• Consensual sexual services in massage facilities without a DA for sexual services should be fully decriminalised. Condoms should never be used against workers as evidence of non-compliance.

Victoria-specific policy recommendations:

  • The licensing regime must be removed through:
  • Repealing the ‘Sex Work Act 1994’
  • Repealing the ‘Sex Work Regulations 2016’
  • Repealing the ‘Sex Work (Fees) Regulations 2014
  • Critical components of the removing of the licensing regime:
  • The decriminalisation of all forms of sex work.
  • The removal of laws that mandate HIV/STI testing for sex workers (‘Sex Work Act 1994’ Part 2, 18A(2), 20A).
  • The removal of laws that criminalise HIV/STI’s (‘Sex Work Act 1994’ Part 2, 19, 20 and ‘Sex Work Regulations 2016’ Part 2 (6))
  • The removal of laws that mandate safer sex use of condoms and other barriers (‘Sex Work Act 1994’ Part 2, 18A(1))
  • Spent Convictions legislation should be reformed so that convictions retained by sex workers under prior criminalisation of sex work including under the licensing system are expunged.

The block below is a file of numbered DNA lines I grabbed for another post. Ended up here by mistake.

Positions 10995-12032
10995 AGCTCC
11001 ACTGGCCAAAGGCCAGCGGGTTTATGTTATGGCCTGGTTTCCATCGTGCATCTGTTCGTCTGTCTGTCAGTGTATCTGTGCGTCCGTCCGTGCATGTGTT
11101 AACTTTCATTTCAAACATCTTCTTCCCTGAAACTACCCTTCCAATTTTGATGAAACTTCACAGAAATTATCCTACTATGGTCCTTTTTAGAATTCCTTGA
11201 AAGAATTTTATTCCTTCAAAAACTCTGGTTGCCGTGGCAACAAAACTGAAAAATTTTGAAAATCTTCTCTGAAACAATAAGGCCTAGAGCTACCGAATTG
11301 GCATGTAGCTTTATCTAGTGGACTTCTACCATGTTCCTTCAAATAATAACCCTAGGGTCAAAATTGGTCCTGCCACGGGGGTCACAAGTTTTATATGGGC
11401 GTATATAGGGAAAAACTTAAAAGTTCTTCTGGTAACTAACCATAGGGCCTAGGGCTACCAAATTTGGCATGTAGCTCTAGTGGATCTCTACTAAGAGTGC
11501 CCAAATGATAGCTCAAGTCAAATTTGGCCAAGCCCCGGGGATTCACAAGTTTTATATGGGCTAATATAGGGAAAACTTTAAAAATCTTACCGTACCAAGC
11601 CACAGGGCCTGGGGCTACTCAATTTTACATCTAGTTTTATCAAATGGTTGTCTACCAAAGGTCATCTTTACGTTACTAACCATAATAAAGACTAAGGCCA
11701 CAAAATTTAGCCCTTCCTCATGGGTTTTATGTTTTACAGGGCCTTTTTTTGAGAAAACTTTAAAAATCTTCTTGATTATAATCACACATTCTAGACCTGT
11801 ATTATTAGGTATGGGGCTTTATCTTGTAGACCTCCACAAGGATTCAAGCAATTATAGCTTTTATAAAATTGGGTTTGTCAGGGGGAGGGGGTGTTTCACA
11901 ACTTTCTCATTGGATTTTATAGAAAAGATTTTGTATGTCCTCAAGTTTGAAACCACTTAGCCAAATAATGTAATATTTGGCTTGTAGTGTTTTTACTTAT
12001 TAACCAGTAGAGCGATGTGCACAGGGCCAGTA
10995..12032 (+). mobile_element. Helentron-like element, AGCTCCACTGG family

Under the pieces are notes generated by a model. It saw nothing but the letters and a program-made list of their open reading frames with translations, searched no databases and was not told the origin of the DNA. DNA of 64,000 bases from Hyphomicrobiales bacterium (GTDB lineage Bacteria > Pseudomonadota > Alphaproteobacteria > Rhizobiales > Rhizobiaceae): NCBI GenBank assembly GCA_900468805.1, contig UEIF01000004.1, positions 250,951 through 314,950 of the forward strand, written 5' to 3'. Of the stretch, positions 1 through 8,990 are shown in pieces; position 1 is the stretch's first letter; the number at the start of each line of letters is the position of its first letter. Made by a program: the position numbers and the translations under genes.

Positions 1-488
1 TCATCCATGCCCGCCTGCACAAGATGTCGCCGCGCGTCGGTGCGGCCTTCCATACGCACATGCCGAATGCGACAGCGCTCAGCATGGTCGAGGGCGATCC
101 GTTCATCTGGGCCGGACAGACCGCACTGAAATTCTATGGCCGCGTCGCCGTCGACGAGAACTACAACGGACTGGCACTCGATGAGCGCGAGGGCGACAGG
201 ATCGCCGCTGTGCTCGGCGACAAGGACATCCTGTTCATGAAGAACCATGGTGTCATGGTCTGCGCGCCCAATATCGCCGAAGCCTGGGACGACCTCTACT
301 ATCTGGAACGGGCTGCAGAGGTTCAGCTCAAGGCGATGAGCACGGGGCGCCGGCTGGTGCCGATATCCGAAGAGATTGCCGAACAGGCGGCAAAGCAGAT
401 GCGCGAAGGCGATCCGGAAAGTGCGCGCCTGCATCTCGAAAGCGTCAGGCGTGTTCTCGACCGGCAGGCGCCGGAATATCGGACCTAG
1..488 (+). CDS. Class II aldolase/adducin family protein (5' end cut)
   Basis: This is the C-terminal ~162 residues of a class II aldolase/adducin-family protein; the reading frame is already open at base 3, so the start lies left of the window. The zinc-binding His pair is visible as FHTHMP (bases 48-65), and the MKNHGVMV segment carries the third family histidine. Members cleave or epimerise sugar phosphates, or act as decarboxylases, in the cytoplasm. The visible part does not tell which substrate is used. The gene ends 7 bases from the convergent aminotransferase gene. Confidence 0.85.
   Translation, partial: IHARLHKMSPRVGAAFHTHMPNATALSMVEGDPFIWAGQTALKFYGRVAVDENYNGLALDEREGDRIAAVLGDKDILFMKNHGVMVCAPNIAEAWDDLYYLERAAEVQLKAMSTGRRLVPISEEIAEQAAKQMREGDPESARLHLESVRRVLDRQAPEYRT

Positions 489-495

• The register held under Part 3, Division 1 (24) of the ‘Sex Work Act 1994’, which held the details of sex workers required to register under licensing, should be eliminated and its data expunged.
  • The funding of peer sex workers organisations in Victoria.
  • Extending the protection granted by the ‘Equal Opportunity Act 2010’ to people engaging in “lawful sexual activity” to all sex workers, not just those in compliance with the licensing system.

Australia-specific SEXHUM Publications to date:

Macioti PG, Aroney E., Bennachie C., Fehrenbacher A. E., Giametta C., Hoefinger H., Mai N., Musto J. (2020) ‘Framing the Mother Tac: The Racialised, Sexualised and Gendered Politics of Modern Slavery in Australia’, Social Sciences 9(11):192.

Available online (Open Access):